A second discussion, led by Richard Pace, President of the Oratorio Society of New York, focused the group on topics related to fundraising. A major source of charitable giving to local choruses, just as in the discussion on ticket sales, was found to be the singing members themselves and their personal contacts. Speakers stressed the importance of knowing where singing members work and whether their employers sponsor matching grants; some companies match dues and some even match the value of time spent contributing to a non-profit organization. The wide range of funding strategies among members ranged from logo merchandise and bake sales to program advertising to planned-giving campaigns pitched to singing members by outside consultants. The GuideStar database (www.guidestar.org) was recommended as a registry of non-profits that can facilitate online giving.

Mark Junkert, Executive Director of The Collegiate Chorale, led the group in its third discussion, on marketing and the wider issues of community relations and perceptions. Speakers stressed outreach and educational efforts as a way to gain presence in the community and ensure a pipeline of singers and audience members for the future. Participants asked searching questions: As choral singers in an "opera town," how do we communicate the value of choral singing? How much do we ourselves value our participation? What makes choral performance a vital presence in some communities and not in others? This may be an area that benefits from the expertise of the national Chorus America organization and its various member surveys.

Before closing its first meeting, the group broke into three fairly arbitrary "affinity groups" based on chorus size, giving similar groups a chance to meet more individuals and identify issues pertinent to their own types of choruses. It is hoped that the affinity groups will meet on their own to develop specific agendas, reporting to the larger group at its next meeting, to be scheduled sometime in February or March.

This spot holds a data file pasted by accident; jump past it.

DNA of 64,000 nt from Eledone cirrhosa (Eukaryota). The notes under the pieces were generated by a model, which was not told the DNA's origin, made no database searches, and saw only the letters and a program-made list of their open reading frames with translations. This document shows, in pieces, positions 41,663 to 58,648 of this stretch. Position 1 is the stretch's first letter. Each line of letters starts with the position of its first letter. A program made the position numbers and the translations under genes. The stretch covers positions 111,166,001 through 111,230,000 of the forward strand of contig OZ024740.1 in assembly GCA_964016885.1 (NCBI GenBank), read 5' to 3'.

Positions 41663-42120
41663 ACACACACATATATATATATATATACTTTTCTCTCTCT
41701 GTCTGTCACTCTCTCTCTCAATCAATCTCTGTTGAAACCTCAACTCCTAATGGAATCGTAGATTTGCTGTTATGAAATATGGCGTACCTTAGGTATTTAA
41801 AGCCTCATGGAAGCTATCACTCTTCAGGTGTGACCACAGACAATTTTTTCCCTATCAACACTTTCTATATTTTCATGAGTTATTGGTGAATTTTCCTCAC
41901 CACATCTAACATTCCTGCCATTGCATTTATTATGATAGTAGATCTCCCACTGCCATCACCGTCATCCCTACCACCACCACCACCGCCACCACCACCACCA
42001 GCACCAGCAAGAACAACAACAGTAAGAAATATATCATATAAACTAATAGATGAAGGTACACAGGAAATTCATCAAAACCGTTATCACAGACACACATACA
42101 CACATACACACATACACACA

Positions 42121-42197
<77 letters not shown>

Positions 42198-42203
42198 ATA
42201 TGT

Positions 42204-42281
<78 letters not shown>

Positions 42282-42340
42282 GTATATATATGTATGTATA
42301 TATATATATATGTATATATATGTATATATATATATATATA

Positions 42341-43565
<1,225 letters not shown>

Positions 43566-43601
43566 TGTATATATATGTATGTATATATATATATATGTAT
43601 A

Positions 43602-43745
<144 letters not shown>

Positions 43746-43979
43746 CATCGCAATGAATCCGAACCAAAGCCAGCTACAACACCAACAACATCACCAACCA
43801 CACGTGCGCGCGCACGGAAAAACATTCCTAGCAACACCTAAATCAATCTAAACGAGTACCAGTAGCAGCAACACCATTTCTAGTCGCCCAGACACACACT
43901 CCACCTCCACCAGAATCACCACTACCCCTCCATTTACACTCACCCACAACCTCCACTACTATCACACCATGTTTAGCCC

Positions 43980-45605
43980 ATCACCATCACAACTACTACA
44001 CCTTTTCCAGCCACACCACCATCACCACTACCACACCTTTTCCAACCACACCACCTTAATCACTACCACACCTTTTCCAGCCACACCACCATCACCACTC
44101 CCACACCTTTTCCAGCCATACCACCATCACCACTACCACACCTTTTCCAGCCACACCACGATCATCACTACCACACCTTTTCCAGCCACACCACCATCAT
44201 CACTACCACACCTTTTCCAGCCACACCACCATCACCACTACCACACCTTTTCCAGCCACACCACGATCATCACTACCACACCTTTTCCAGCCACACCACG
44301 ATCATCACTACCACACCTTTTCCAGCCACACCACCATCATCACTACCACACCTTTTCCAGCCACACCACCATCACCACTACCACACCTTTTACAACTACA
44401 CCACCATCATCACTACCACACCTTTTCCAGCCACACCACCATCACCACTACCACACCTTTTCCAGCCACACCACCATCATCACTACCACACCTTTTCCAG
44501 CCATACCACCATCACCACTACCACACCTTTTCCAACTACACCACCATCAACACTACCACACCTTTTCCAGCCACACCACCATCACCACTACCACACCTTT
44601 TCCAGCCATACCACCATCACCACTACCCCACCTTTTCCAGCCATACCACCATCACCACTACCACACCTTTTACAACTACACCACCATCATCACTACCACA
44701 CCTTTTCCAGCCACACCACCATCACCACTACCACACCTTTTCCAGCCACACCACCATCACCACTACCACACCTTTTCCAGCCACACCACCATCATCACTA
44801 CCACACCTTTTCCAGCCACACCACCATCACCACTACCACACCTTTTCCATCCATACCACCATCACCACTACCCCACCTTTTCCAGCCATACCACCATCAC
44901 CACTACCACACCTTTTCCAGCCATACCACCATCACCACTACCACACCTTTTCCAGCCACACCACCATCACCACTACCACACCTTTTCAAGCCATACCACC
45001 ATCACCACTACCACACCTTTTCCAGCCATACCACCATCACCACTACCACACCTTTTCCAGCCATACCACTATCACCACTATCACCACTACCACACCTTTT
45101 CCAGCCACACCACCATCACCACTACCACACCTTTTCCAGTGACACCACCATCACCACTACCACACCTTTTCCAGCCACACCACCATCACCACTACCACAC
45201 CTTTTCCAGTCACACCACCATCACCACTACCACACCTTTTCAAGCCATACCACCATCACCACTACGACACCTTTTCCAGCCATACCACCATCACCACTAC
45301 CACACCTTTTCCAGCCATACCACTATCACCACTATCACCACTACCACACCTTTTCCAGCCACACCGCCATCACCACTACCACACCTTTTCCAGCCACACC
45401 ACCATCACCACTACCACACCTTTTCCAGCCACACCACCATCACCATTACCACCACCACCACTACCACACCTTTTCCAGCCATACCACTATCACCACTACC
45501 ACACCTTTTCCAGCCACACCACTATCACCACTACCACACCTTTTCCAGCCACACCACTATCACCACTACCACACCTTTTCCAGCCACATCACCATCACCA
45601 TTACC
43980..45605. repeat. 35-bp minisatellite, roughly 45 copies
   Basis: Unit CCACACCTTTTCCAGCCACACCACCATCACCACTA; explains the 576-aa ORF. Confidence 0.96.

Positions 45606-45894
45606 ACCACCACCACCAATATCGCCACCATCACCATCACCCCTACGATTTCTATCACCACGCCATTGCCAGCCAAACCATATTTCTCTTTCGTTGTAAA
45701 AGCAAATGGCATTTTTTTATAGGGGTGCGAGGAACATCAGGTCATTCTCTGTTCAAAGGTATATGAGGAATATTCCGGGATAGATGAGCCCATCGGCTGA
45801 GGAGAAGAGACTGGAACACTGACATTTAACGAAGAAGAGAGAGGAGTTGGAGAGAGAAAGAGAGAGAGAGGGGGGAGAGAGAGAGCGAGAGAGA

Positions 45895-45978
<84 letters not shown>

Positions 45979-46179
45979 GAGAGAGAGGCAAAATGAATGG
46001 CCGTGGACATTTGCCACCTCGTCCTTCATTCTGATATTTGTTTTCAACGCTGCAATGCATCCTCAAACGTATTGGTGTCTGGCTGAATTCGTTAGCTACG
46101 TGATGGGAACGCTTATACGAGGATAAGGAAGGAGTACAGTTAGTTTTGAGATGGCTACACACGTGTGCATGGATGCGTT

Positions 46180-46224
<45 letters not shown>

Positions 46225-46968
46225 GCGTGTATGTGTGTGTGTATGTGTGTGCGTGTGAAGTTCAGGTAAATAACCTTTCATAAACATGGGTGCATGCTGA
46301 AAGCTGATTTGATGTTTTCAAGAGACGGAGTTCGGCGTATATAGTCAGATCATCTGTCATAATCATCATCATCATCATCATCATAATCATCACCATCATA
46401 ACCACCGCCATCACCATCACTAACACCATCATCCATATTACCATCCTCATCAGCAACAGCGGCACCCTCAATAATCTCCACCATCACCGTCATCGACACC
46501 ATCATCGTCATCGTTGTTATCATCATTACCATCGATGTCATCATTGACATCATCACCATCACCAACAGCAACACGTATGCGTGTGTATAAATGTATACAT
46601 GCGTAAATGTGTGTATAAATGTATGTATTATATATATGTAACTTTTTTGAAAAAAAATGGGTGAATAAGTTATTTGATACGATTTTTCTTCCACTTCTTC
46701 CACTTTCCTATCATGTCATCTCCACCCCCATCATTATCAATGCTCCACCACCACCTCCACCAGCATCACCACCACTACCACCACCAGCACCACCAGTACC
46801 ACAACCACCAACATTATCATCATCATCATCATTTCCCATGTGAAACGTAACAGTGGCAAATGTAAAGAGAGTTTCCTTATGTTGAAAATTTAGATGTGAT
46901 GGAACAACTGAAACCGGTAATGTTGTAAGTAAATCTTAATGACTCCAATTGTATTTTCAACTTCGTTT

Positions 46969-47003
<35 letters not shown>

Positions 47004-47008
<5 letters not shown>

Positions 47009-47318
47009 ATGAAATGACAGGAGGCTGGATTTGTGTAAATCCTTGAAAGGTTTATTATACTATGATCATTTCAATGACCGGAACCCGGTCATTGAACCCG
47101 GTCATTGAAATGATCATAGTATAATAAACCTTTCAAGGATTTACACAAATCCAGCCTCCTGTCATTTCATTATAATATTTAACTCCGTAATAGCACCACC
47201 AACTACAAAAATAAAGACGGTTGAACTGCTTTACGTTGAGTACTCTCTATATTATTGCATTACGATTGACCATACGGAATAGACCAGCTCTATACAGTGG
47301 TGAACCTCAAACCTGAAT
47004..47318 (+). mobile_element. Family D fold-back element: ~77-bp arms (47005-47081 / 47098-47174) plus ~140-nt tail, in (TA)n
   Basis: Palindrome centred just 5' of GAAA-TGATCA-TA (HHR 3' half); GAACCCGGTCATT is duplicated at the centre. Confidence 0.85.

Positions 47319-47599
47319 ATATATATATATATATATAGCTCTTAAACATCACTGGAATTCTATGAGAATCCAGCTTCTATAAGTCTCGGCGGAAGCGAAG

Although listservs and other electronic tools will make communications among New York City choruses easier, there was wide agreement on the value of face-to-face contact among the leaders of all types of singing groups. Wherever the consortium finds its own voice, be it in small meeting rooms or city-wide choral festivals, those present enjoyed embarking on a new choral voyage.

Author's note: Evites to the first general meeting were issued in August using data from the Vocal Area Network Choir Directory, but the group is not meant to be overtly exclusive. If your group is a chorus in the five boroughs of New York City and you would like to be included in the consortium, please send the pertinent information, including the name, address and size of the chorus, with contact information for your artistic and/or administrative representative to Christine Hoffman at ch.hoffman@verizon.net.


Christine HoffmanChristine Hoffman is Music Adminstrator at the Church of St. Ignatius Loyola. This is her second article for Vocal Area Network.


Content Contact: Christine Hoffman.
Revision Date: January 16, 2003.
Technical Contact: Steve Friedman.